What Does a Dentist Do? (With Job Duties and Requirements)

By Indeed Editorial Team

Updated February 1, 2023

Published January 3, 2022

The Indeed Editorial Team comprises a diverse and talented team of writers, researchers and subject matter experts equipped with Indeed's data and insights to deliver useful tips to help guide your career journey.

Dentists are medical professionals that offer preventative dentistry and emergency treatment services. They specialize in oral care, treating problems with patients' teeth, gums, and other parts of the mouth. Understanding the answer to, "What does a dentist do?" can help you determine how to obtain the skills and education to work in this role. In this article, we explain what dentists do, explore useful skills for these professionals, and review the steps you can take to pursue a role in the field.

What does a dentist do?

You may be interested in learning the answer to, "What does a dentist do?". Dentists work as a doctor in dental medicine. They possess a Doctorate of Dental Surgery or a Doctorate of Dental Medicine degree. These oral health professionals have responsibilities that are categorized into three sections, including:

Consultative

Dentists review patient history and medical information before a consultation. During the meeting, the dentist creates a preventative treatment plan based on patient needs. Dentists usually order x-rays and complete a physical assessment of patients' oral health. They use this information to set a schedule for routine check-ups, regular cleanings, and necessary hygienic procedures.

Preventative

Dentists plan preventative work, including cleanings and chemical applications such as sealants. This type of dentistry involves diagnosing issues through various tests, such as x-rays or panoramic scans. The dentist assesses oral development, including bite quality, mouth overcrowding, and oral changes such as new wisdom teeth. They discuss best practices for oral hygiene with the patient and indicate any necessary treatments.

Treatment

Dental professionals provide both planned and emergency oral health treatment. There's urgent care dentistry to manage dental pain, where the dentist may prescribe antibiotics or pain management medication. In extreme situations, the dentist can provide emergency surgery by performing extractions or root canals. The most common treatment involves the dentist identifying issues, developing a plan, and scheduling the procedures. Dentists receive training in all types of procedures and can administer anaesthesia and perform surgical procedures. Some of the most common dental procedures include:

  • Cleanings: This process involves a physical exam of the mouth followed by removing plaque and tartar using a variety of tools.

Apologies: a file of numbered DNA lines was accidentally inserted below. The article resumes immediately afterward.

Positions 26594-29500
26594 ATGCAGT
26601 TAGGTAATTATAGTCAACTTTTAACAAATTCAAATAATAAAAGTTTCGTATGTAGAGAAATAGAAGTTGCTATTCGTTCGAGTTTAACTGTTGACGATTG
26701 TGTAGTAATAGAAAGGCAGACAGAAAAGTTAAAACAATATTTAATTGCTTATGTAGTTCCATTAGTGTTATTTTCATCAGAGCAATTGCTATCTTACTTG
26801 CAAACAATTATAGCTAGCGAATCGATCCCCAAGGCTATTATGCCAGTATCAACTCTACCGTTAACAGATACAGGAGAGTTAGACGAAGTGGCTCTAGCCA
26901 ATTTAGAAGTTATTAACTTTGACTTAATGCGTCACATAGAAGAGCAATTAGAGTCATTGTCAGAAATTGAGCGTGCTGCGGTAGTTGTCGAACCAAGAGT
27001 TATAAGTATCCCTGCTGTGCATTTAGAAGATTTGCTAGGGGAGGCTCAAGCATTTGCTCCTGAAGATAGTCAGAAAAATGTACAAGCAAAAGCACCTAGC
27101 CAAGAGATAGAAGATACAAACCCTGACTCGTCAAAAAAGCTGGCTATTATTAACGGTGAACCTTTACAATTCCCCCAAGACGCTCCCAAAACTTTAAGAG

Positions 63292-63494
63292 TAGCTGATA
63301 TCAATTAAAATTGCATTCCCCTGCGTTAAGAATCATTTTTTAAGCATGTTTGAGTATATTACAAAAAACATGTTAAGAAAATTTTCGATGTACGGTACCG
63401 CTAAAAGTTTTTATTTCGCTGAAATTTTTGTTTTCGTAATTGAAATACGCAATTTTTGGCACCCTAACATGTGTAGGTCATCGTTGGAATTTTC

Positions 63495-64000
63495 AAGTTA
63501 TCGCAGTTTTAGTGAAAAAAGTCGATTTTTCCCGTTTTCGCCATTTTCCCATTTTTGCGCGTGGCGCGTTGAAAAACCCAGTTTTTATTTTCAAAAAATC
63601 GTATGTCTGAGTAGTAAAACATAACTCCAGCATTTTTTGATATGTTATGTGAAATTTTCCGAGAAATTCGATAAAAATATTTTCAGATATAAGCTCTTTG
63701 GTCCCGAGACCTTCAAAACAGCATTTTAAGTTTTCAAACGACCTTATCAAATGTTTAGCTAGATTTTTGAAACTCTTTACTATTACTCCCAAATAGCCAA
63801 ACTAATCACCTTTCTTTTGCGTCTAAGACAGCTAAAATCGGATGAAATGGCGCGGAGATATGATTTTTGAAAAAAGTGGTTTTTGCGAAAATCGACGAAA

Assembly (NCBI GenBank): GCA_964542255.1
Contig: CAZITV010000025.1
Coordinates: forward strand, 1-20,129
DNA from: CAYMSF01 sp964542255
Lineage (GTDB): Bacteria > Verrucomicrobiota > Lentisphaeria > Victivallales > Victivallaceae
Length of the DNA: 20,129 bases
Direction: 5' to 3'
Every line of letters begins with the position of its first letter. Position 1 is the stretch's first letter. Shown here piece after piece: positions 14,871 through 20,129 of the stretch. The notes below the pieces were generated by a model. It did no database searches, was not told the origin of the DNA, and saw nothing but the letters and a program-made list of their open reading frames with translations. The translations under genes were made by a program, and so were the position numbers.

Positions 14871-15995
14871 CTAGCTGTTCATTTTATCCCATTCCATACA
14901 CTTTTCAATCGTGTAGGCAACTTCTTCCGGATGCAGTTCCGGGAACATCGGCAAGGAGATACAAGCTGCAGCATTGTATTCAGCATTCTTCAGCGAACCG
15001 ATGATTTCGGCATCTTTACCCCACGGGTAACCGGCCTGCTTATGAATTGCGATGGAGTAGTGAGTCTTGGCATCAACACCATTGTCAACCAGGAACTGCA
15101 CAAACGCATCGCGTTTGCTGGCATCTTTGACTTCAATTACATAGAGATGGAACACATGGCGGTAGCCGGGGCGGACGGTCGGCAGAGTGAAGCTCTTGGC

• Fillings: This procedure requires the dentist to freeze the site, remove decay, and fill the cavity using the appropriate material.

  • Crowns: This involves the dentist placing a permanent cap on damaged or weak teeth. The crown protects the tooth from further damage and prevents nerve pain.

  • Veneers: The veneer procedure involves the dentist placing a thin shell and adhering it to the tooth surface. This can prevent acid wear and dental discolouration.

  • Extractions: Dentists perform tooth extractions under general or local anaesthesia. The dentist removes the tooth, cleans the area, and stitches the site if necessary.

  • Root canal: In this procedure, dentists freeze the area and drill into the root to address nerve pain or tooth damage. The dentist places medication at the base of the filling adhesive in the canal before sealing the area with a filling, followed by a crown.

Read more: How Long Is Dental School and What Are the Requirements?

Important skills for dentists

Dentists require versatile knowledge and skills which they gain through dental training. To succeed in becoming a dentist, it helps to have the following aptitudes:

Strong memory

Dentists undergo years of training to learn about a broad set of scientific topics before specializing in dentistry. Much of the education involves both rote and functional memorization. Rote memory is when you repeat something until you memorize it. You can use this for learning anatomy, as dentists learn the Latin names of every tooth. Functional memory involves applying the information you learned to current situations, such as remembering how to perform a certain filling technique.

Critical thinking

Dentists problem solve regularly by completing assessments, performing tests, and communicating with patients. They determine the source of an issue, such as pain or bleeding, then create a solution that's safe for the patient. Critical thinking is applied to the dentist's research, planning, and decision-making.

Read more: What Does a Dental Assistant Do? (With Duties and FAQs)

Communication

Dentists have advanced oral health knowledge and communicate that information to patients clearly. They relay treatment needs and costs to patients, then answer questions. As dental anxiety is common, it's important that dentists have strong communication skills and an effective bedside manner.

Manual dexterity

Performing dental procedures requires well-developed fine motor function. Dentists manoeuvre in tight areas with a very small margin of error. A steady hand and ongoing practise helps dental professionals develop this important skill.